We have seen extensive adoption around the world: Open edX sites have been created by universities, national consortiums, nonprofits, and professional education firms. We’ve had contributions of significant features from members and outside organizations, such as improved hinting from Stanford, single-sign-on from Google, and annotations from Harvard. And, we have a growing ecosystem of third-party service providers, such as OpenCraft, Extension Engine, Jazkarta, and EdCast, Inc.
The evolution of Open edX
Our code was originally open-sourced under the AGPL license. This license is widely used by organizations committed to the ideal of open source. It ensures that changes made by others will also be open, encouraging continued sharing. This way contributors cannot extend our core platform in interesting ways and then keep it to themselves. We’re making our software available free, so we want others to build on top of it and share their essential changes back to the worldwide community.
However, with a large system like Open edX, one license doesn’t fit all purposes, which is why we’ve decided to relicense one part, our XBlock API, under Apache 2.0.
The importance of XBlock API
A key API in Open edX is XBlock, used to build the interactive components so important to our courses. We want lots of people to create new XBlocks — domain experts, educators, tool vendors, anyone with an idea for a clever component, should be able to write an XBlock. The XBlock API lets them do that, and we’ve already seen dozens of new XBlocks created by the community.
Beyond Open edX, we want the XBlock API to be a standard available across a number of learning systems. But the AGPL license was worrisome to some who were considering the XBlock API. Some had closed-source tools they wanted to integrate as an XBlock. Others wanted to support XBlocks in their own system, but were already using a license incompatible with the AGPL.
Move to Apache 2.0 and why
The XBlock API will only succeed to the extent that it is widely adopted, and we are committed to encouraging broad adoption by anyone interested in using it. For that reason, we’re changing the license on the XBlock API from AGPL to Apache 2.0.
The Apache license is permissive: it lets adopters and extenders do what they want with their changes. They can release them under a copyleft license like AGPL, or a permissive license like Apache, or even keep them closed-source.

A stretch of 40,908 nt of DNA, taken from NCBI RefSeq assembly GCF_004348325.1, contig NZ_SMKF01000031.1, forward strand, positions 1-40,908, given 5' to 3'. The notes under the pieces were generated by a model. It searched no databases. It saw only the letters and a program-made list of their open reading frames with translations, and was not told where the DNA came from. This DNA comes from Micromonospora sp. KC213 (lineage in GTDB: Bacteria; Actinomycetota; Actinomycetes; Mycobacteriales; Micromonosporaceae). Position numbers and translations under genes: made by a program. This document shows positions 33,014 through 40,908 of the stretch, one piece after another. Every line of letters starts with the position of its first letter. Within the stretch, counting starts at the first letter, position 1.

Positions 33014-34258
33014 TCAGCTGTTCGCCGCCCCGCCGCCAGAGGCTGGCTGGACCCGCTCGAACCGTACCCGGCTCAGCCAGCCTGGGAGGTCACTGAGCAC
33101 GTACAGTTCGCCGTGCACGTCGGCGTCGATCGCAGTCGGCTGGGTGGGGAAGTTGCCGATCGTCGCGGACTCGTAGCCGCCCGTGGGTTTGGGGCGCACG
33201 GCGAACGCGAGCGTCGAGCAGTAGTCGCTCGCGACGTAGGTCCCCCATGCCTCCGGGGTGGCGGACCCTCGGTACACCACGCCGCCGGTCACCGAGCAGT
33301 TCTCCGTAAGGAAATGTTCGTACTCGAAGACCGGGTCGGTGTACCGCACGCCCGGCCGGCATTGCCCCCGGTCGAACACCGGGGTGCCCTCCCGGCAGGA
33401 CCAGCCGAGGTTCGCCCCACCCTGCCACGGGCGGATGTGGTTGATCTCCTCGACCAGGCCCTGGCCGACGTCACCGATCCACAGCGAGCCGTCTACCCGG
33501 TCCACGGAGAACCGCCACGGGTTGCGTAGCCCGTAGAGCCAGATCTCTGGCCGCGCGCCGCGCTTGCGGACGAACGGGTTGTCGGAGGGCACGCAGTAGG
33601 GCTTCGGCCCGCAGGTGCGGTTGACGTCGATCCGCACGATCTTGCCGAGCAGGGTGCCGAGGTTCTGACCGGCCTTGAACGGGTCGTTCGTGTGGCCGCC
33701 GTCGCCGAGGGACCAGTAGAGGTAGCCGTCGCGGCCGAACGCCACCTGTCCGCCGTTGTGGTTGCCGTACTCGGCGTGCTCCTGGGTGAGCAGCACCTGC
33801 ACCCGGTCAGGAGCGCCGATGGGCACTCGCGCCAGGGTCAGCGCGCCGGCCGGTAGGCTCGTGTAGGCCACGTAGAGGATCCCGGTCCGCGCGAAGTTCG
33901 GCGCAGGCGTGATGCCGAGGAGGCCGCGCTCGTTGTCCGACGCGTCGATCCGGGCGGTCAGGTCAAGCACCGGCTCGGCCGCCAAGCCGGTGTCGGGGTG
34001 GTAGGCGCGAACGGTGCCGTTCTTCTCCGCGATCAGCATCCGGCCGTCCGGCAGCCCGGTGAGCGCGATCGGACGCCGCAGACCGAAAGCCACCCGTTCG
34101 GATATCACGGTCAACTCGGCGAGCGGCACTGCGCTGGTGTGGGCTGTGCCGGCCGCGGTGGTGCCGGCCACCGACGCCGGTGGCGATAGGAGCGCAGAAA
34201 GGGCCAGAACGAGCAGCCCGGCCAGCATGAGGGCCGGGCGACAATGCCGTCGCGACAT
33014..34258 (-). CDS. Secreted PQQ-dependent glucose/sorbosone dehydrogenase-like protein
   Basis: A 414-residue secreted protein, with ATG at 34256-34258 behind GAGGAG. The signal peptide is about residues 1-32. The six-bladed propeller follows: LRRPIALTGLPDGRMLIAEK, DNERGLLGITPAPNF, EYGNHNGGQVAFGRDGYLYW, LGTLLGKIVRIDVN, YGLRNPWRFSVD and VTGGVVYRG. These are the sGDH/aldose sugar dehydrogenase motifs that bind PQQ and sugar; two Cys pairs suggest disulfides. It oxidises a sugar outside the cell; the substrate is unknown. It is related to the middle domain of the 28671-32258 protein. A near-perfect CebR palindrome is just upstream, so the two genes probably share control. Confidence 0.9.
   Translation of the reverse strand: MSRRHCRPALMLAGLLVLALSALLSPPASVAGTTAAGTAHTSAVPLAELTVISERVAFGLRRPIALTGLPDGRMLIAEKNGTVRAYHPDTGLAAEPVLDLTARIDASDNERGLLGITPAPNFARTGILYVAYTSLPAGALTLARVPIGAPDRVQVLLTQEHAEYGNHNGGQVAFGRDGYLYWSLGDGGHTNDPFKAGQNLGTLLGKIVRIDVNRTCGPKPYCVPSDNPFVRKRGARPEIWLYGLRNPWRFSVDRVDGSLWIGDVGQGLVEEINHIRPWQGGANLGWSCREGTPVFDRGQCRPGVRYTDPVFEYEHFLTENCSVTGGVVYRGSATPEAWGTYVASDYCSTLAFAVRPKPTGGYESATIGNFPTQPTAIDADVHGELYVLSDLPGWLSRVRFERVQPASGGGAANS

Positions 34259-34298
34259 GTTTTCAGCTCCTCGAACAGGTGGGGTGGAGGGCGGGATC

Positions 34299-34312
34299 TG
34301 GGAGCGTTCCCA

Of course the ideal is that all XBlocks will be open source. EdX firmly believes in the value of sharing work, and in building on what others have done. We’ve received great benefit from the open source projects that we build on, and we are thrilled to be able to provide open source to others. We want XBlocks to be open source also, and we’ll continue to encourage people to open-source their work. Switching to the Apache license means that we won’t insist on it, and will let more people use the XBlock API, increasing its value as a standard.
To take one example, the Universitat Politècnica de València built an XBlock to view Mathematica CDF files in Open edX courses. This is a powerful combination of tools, but Mathematica is not open-source. With an Apache license on the XBlock API, this team didn’t have to worry that they were combining components incompatibly. The Apache license removes doubts and lets educators focus on building great tools.
We believe that this mixed licensing strategy is the best way to achieve all of our goals: create an ecosystem of shared work and open systems, and also get the broadest possible adoption of our APIs and tools. The core platform, and the bulk of our work, will remain under AGPL. APIs and other tools that we want to spread as widely as possible will be under Apache.
We look forward to continuing the great work with our open-source community. Please reach out to us at firstname.lastname@example.org if you are interested in contributing to Open edX. I look forward to continuing the open-source conversation.
Guest Post: Ned Batchelder, edX Software Architect